Use this URL to cite or link to this record in EThOS: http://ethos.bl.uk/OrderDetails.do?uin=uk.bl.ethos.579683
Title: A study of children's emotion regulation, coping and self-efficacy beliefs
Author: Walsh, Miquela
Awarding Body: Institute of Education, University of London
Current Institution: UCL Institute of Education (IOE)
Date of Award: 2013
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Abstract:
The successful management of emotions, defined as 'emotion regulation' is a fundamental skill that has an impact on multiple outcomes later in life from social skills to academic success. The development of emotion regulation is influenced by a range of environmental factors such as maternal health, caregiving practices and also individual differences such as resiliency and temperament. Recent evidence suggests that emotional self-efficacy (the belief in one's ability to manage emotions) plays a role in developing successful emotion regulation skills. This study aims to investigate the relationship between children's emotion regulation skills (as rated by themselves, teachers and others) and their emotional self-efficacy beliefs. Exploring children's own understanding of their emotion regulation skills has been championed by some as a much needed area for further research. This study explored the views of children towards their emotion regulation skills and the extent to which these related to teacher and parent perceptions. The findings indicate that children have a good awareness of their emotions, which corresponded to teacher and parent perspectives in unique ways suggesting that context plays and important role in the children's levels of emotional awareness. Differences were found in coping strategies and skills when comparing children with behaviour and emotional difficulties to the main sample of children. In general, children tended to use distraction and avoidance techniques in order to help them cope with their feelings of anger and sadness and within this age group parents and caregivers are still perceived by the children as their main provider of emotional support. The implications for further actions to elicit and engage the child in emotional dialogue alongside the formation of effective classroom interventions and strategies for the successful development of emotion regulation are also discussed.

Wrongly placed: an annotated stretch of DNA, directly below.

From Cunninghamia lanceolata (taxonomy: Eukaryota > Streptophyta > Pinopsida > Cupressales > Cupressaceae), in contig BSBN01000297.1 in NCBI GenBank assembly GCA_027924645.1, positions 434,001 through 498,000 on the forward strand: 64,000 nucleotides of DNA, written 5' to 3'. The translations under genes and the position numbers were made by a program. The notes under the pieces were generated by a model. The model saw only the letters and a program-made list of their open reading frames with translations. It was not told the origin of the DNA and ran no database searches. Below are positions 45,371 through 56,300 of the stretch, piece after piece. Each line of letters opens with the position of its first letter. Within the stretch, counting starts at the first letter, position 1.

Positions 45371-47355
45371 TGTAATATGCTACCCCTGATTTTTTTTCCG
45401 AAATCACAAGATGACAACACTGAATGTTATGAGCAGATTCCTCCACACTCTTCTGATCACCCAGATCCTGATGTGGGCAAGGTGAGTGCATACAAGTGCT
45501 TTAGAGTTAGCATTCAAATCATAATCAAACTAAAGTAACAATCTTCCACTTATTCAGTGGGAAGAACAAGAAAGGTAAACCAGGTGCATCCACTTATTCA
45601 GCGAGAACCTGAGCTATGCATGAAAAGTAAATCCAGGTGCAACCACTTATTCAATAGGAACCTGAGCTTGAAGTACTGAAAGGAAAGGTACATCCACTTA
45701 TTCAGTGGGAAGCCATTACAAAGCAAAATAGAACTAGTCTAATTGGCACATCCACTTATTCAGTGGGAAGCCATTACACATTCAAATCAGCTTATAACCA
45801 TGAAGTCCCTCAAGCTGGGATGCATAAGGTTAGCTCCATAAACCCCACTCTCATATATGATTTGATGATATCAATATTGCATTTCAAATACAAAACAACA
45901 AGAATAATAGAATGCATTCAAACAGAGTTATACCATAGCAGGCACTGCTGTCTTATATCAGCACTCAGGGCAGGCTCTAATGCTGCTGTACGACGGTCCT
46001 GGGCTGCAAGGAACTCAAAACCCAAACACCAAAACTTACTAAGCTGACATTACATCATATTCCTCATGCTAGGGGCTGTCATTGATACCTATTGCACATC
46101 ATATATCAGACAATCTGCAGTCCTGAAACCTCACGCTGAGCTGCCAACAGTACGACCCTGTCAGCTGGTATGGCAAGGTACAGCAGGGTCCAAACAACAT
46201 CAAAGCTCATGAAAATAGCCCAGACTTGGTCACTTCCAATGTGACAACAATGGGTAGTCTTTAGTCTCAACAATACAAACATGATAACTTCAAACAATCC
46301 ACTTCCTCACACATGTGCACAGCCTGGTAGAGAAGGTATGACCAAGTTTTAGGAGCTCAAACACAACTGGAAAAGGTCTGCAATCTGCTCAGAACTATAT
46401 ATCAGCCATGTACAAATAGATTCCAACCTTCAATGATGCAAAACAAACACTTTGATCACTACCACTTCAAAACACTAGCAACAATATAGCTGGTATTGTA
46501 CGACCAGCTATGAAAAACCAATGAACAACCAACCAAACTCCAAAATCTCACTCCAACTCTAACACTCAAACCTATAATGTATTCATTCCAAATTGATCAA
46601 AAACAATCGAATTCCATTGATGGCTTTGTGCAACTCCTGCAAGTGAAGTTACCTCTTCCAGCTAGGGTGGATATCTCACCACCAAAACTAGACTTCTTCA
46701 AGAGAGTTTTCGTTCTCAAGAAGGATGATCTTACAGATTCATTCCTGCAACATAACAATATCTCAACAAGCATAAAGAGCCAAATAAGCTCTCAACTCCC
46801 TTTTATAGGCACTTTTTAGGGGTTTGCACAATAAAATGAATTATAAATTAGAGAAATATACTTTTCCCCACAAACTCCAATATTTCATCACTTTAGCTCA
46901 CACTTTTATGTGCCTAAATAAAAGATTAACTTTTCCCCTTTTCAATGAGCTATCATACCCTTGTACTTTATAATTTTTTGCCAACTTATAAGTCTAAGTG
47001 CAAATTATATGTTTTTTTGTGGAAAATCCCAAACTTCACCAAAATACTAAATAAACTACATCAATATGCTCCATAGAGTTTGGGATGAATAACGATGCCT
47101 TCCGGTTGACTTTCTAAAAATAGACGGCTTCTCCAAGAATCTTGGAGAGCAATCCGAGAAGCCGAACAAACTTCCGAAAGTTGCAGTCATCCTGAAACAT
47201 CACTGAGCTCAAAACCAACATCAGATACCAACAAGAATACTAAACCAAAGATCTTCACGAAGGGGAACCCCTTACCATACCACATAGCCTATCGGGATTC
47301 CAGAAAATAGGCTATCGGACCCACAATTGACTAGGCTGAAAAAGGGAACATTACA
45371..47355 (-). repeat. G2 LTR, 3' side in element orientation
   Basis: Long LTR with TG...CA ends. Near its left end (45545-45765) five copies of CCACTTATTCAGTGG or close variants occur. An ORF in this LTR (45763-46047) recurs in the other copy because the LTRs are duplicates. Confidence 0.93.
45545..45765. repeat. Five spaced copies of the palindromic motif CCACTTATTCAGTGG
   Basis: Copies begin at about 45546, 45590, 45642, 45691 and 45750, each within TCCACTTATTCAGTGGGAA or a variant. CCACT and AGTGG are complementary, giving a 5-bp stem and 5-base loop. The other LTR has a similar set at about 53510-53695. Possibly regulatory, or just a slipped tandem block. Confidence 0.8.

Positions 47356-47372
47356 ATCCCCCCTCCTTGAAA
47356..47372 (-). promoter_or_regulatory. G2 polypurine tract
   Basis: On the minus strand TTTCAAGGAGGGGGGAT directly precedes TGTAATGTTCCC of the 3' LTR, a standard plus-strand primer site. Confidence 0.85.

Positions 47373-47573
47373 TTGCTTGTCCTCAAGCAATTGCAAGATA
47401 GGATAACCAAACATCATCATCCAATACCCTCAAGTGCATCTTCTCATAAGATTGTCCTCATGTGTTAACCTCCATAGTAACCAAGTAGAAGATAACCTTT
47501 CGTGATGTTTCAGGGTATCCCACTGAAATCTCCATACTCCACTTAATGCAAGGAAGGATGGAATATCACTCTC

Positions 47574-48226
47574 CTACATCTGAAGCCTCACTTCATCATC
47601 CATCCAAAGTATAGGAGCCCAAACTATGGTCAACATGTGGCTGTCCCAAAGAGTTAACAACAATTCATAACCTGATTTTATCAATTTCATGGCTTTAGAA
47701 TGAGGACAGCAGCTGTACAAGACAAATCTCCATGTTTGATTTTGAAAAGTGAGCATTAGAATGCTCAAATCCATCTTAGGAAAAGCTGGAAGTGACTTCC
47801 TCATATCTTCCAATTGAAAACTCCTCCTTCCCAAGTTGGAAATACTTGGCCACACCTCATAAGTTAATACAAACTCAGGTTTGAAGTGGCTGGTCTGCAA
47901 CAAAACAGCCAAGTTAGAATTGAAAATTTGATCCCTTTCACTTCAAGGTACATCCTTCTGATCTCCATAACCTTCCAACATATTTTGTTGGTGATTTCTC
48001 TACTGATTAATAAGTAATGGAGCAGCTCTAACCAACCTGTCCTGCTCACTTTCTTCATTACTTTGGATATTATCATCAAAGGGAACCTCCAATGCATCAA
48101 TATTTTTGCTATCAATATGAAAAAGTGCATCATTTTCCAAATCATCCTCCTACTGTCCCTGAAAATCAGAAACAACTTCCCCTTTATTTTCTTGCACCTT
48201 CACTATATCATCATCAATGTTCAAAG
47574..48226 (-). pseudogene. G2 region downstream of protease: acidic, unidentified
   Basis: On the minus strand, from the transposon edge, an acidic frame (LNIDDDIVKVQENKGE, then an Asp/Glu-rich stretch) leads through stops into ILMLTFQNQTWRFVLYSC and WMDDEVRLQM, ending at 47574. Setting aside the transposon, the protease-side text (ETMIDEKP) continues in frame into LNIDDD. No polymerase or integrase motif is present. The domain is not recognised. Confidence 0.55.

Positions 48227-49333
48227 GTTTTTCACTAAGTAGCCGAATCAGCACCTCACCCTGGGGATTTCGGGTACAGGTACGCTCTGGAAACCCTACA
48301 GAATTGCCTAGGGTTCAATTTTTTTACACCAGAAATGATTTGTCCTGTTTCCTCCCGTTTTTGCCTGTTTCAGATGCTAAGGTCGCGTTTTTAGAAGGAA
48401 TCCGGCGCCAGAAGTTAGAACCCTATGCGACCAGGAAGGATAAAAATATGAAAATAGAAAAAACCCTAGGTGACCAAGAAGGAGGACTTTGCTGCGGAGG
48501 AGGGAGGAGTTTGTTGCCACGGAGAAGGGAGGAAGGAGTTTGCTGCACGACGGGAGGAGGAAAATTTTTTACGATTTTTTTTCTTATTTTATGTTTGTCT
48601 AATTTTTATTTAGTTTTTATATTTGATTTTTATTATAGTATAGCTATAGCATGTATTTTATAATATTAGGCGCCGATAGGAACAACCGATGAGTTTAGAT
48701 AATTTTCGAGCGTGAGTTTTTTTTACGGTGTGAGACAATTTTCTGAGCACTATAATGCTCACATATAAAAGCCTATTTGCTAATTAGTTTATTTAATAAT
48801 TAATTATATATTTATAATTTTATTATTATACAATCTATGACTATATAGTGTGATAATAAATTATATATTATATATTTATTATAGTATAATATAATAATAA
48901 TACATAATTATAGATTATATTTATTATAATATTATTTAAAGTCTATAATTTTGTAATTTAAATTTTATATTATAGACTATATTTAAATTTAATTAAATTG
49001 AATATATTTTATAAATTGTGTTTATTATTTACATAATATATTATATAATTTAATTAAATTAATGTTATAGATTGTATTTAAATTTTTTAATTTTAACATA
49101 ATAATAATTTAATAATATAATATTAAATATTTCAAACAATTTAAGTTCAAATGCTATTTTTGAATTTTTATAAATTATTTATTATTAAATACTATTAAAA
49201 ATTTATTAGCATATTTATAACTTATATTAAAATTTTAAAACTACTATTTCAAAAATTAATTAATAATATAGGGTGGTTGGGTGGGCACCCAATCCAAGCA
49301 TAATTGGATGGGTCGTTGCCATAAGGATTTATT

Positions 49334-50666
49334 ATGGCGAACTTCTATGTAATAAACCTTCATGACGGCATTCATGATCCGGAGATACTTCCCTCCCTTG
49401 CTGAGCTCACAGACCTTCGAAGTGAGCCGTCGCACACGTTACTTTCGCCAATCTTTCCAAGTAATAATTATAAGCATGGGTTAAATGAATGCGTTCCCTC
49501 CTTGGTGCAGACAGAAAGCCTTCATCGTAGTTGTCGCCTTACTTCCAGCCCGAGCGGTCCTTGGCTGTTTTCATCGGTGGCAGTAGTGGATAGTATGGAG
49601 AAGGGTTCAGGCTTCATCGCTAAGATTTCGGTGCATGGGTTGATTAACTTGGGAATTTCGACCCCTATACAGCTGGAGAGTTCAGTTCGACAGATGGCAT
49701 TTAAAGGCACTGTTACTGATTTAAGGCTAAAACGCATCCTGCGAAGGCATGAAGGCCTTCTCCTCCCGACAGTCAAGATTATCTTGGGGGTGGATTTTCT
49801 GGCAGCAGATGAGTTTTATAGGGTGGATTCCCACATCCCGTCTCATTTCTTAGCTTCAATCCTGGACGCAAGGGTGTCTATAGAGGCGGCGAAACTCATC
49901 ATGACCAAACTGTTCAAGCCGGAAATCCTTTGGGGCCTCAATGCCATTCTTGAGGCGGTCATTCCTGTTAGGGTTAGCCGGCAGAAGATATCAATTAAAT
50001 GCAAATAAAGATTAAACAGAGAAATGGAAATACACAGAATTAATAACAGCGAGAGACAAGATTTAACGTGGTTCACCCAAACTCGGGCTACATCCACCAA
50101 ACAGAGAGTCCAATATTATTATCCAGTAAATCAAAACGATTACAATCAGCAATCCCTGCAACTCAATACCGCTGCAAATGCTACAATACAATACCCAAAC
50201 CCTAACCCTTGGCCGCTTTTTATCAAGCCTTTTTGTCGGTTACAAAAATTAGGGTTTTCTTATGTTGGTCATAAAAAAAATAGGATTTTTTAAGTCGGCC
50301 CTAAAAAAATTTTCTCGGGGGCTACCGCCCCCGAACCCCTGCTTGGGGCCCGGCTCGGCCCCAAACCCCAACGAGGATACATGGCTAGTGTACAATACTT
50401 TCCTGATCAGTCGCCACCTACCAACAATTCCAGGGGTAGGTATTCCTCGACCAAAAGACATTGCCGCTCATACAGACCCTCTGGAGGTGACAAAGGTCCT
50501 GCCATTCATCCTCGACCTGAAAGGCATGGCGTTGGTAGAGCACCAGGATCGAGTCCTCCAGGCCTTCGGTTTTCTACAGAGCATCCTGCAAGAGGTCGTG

Supervisor: Not available Sponsor: Not available
Qualification Name: Thesis (D.Ed.Psy.) Qualification Level: Doctoral
EThOS ID: uk.bl.ethos.579683  DOI: Not available
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